There are other methods to fold or wrinkle microbial mats. Storms could rip up mats or partially dislodge them for example, and the authors interpret the environment as deltaic, influenced by storms. Elephant skin textures on bedding plains have been interpreted as being caused by wrinkling and folding microbial mats.
I hope this has shown that the structures seen in the 2.1 Ga specimens, the folding and wrinkling, can be produced by inorganic means on biological sheets without invoking a new class of organism.
OK, on to numbers 4 and 5, the radial fabric.
This is one of the main arguments for the structures being a colonial multicellular colonial organism and it certainly is striking. but, as I showed above, radial fabrics can be caused by other things. inorganic things.
This irregular radial fabric, along with the the fact that it is commonly deflected to meet the edge of the structures is taken as evidence that the structures grew by peripheral accretion of flexible organic matter.
However, there are a few specimens where this radial fabric appears to go right through the structure.
In one example, the fabric appear to actually cut through the central nodule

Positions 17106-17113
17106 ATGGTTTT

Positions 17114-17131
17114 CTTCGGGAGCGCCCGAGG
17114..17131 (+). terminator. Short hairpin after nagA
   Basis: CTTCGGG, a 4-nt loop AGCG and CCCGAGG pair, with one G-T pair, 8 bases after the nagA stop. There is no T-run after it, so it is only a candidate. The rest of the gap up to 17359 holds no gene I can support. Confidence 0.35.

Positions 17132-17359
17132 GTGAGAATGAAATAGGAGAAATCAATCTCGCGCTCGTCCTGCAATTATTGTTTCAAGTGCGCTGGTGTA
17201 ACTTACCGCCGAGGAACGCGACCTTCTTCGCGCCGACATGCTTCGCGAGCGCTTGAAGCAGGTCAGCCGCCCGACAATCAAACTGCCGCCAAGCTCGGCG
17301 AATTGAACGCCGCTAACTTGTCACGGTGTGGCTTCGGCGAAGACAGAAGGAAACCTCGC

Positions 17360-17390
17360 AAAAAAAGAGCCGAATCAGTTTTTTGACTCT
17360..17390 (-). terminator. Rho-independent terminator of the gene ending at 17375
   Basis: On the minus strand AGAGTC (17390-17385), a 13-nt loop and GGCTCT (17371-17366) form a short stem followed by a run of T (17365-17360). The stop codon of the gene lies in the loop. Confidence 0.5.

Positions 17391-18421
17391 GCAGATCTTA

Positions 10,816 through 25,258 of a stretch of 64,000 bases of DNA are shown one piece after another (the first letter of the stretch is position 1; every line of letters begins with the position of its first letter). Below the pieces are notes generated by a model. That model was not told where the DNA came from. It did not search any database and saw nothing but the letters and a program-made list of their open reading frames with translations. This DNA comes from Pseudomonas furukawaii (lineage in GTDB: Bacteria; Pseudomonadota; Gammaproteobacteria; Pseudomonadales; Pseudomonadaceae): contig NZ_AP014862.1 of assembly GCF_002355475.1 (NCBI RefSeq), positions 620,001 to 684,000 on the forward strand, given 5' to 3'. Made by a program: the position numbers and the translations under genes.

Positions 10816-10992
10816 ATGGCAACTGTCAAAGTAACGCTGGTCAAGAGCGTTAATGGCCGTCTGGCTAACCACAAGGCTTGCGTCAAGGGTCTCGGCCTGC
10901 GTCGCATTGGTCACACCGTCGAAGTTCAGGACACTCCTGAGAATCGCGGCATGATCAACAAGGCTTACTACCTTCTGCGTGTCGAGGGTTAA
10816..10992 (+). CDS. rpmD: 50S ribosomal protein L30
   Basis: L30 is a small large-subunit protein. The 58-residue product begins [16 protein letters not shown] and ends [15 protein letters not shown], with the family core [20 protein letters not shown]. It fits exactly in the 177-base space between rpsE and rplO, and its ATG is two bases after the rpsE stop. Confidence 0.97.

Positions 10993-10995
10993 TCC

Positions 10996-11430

How could a growth-related fabric cut through a nodule that wasn't there until late in the diagenetic process?
I think it's down to water again.
Lets assume that the mats/colonial organisms have gone through initial diagenesis and have been converted to pyrite. As diagenesis proceeds and load on the sediment column increase, the mudstones start to compact. Muds can contain 60% water which means that they have a long way to compact. Problem. Pyrite sheets can't compact.
I think that as compaction progressed and the pressure increased, the thin outer margin split in a regular pattern. As the process continued, the cracks spread further into the body of the specimens and sediment would be forced into the cracks. As we have an example of crack through the central nodule, it may be that this cracking occurred late in the diagenetic process, when compaction was reaching it greatest extent.
So rather than be evidence of peripheral growth, the fabric may be diagenetic.
Number 6 and 7 are linked, 6 is the carbon isotope ratio, and 7 the presence of steranes.
The authors found a difference in the organic carbon isotopic composition between the host rock and the structures. This, they say, shows that the structures were distinct organisms.
Without going into too much detail, carbon is present in two main isotopes 12C and 13C with one extra neutron in the nucleus. Organisms preferentially take up 12C in different amounts depending on their metabolic pathways, causing a shift in the 12C/13C ratio. Measuring this difference or delta 13C can help identify the origin of the organic mater.